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With agriculture ranked one of the most dangerous industries in the country, many Americans might be surprised to know that it’s still perfectly legal for farms to officially employ children. For years, advocates have been working to address this gaping loophole in the nation’s child labor laws, often citing children’s increased vulnerability to workplace-related injury, illness and exploitation. A new study confirms those concerns, underscoring the need to better protect the children and youth working in American fields.
Staten Island worker death highlights risks facing Latino construction workers; fight continues to ban asbestos; Minnesota minimum wage increase in jeopardy for tipped workers; and researchers look for ways to protect respiratory health among dairy farm workers.
Poverty rates are rising in many suburban areas, but suburban public transit systems are often inadequate for low-income residents trying to get to work.
Emergency responders to a 2012 train derailment were exposed to vinyl chloride. Many did not wear respiratory protection, and some suffered acute health effects. An MMWR report describes those findings, but an NTSB report illuminates how and why their safety was compromised.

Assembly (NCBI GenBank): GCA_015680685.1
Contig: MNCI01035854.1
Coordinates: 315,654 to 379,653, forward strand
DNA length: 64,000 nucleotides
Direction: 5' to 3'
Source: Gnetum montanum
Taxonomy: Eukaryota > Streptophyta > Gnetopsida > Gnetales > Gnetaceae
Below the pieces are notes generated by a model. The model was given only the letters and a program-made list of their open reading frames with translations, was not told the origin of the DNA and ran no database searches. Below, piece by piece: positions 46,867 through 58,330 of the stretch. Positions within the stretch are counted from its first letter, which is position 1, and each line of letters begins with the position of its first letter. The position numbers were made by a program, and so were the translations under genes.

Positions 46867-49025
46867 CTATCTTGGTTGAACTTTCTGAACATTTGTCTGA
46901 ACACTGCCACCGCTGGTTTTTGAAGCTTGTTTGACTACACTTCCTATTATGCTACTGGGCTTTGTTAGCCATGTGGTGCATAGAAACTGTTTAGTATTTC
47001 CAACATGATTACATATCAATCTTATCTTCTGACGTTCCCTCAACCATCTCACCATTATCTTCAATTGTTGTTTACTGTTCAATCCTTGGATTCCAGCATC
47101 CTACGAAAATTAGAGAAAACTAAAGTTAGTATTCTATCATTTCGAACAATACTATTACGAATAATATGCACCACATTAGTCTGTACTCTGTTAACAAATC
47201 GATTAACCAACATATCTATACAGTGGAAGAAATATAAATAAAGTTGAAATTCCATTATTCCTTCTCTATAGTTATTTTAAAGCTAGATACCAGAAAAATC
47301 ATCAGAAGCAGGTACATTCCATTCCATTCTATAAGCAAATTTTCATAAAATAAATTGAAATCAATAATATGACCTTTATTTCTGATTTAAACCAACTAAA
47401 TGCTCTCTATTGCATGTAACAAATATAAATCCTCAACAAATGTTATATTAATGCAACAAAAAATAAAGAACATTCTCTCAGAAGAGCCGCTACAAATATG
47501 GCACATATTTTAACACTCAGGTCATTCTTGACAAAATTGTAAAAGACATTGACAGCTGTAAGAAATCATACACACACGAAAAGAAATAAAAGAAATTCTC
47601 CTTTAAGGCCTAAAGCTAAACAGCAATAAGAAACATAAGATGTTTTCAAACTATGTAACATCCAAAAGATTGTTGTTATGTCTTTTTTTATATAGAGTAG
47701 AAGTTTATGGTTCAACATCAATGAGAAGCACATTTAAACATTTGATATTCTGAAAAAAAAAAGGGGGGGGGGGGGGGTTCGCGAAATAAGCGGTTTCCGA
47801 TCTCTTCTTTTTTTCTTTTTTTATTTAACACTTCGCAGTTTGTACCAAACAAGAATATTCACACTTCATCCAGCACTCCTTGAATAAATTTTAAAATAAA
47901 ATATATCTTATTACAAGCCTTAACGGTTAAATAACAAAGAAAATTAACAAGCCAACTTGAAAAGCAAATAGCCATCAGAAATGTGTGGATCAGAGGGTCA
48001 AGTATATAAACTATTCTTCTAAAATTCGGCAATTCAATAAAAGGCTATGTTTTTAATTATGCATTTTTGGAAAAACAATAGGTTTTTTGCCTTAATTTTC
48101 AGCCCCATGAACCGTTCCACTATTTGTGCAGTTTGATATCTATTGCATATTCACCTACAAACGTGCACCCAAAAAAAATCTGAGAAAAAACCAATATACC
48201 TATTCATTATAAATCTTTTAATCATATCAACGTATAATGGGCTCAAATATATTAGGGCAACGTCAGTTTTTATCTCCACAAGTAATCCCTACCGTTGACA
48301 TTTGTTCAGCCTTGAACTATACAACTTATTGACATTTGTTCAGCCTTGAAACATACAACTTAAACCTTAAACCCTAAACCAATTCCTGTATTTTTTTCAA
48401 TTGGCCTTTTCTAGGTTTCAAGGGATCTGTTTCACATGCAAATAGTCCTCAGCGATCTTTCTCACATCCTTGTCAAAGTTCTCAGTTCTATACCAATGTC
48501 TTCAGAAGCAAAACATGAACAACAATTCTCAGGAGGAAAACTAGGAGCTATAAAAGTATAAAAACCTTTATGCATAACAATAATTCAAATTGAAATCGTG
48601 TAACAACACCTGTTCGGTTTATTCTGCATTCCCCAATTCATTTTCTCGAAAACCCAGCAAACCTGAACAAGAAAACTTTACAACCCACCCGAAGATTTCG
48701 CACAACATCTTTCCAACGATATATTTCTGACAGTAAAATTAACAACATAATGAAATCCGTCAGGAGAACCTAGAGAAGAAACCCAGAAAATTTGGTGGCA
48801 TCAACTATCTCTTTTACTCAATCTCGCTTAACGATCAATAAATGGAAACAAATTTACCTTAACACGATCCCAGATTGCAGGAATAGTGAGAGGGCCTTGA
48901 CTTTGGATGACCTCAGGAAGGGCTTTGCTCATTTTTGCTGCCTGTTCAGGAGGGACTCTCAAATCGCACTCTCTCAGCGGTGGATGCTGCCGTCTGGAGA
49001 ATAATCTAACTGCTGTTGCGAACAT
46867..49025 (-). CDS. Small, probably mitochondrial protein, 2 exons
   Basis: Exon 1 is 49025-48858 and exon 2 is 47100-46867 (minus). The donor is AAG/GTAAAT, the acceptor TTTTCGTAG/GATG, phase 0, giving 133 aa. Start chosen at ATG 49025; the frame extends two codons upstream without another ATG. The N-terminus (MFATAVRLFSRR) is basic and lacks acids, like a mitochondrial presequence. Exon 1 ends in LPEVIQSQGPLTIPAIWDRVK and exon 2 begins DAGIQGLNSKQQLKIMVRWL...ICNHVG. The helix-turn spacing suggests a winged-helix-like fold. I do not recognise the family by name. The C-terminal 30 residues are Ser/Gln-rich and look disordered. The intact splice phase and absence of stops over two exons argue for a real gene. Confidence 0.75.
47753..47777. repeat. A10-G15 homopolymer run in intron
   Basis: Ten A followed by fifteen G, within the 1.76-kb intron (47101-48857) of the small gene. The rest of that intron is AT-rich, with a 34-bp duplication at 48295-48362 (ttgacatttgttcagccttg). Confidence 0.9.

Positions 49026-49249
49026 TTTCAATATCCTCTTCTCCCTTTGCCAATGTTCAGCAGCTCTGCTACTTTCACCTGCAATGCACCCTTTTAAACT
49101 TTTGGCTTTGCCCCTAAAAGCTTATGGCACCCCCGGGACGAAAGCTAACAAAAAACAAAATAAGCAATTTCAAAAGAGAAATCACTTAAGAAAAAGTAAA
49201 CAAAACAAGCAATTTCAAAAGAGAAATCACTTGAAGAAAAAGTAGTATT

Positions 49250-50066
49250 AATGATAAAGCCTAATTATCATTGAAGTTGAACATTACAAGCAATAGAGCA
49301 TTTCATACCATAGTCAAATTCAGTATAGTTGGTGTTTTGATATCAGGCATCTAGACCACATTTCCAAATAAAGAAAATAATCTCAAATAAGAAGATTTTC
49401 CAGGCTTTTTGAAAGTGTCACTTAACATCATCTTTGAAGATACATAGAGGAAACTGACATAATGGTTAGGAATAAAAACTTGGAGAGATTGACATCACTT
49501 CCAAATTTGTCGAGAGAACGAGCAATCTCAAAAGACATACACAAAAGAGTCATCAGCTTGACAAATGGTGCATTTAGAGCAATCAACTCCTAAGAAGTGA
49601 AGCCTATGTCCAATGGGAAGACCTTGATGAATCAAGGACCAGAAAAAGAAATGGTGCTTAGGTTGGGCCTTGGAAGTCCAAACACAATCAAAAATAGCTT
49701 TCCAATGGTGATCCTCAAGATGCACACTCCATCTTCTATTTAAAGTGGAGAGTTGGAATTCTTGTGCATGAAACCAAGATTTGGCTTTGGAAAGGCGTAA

This week’s snapshot of just one work-related fatality in the U.S. This one occurred on December 30, 2014 in Claycomo, MO.
Reporter David McCumber introduces us to three individuals whose lives forever changed because of asbestos exposure. There will be more of them if companies, like the ones just cited by OSHA, continue to violate asbestos regulations.
A new analysis of data from the world’s largest and longest-running study of women’s health finds that rotating night shift work is associated with higher mortality rates. The new findings add to a growing awareness that long-term night shift work comes with serious occupational health risks.
The fatal work-related injuries that killed Elbert C. Woods could have been prevented had his employer followed worker safety regulations.
The fatal work-related injuries that killed Stanley Thomas Wright could have been prevented had his employer followed worker safety regulations.
Individuals with chronic occupational exposure to lead have an 80 percent higher odds of developing Amyotrophic Lateral Sclerosis (ALS) than individuals who do not have the exposure.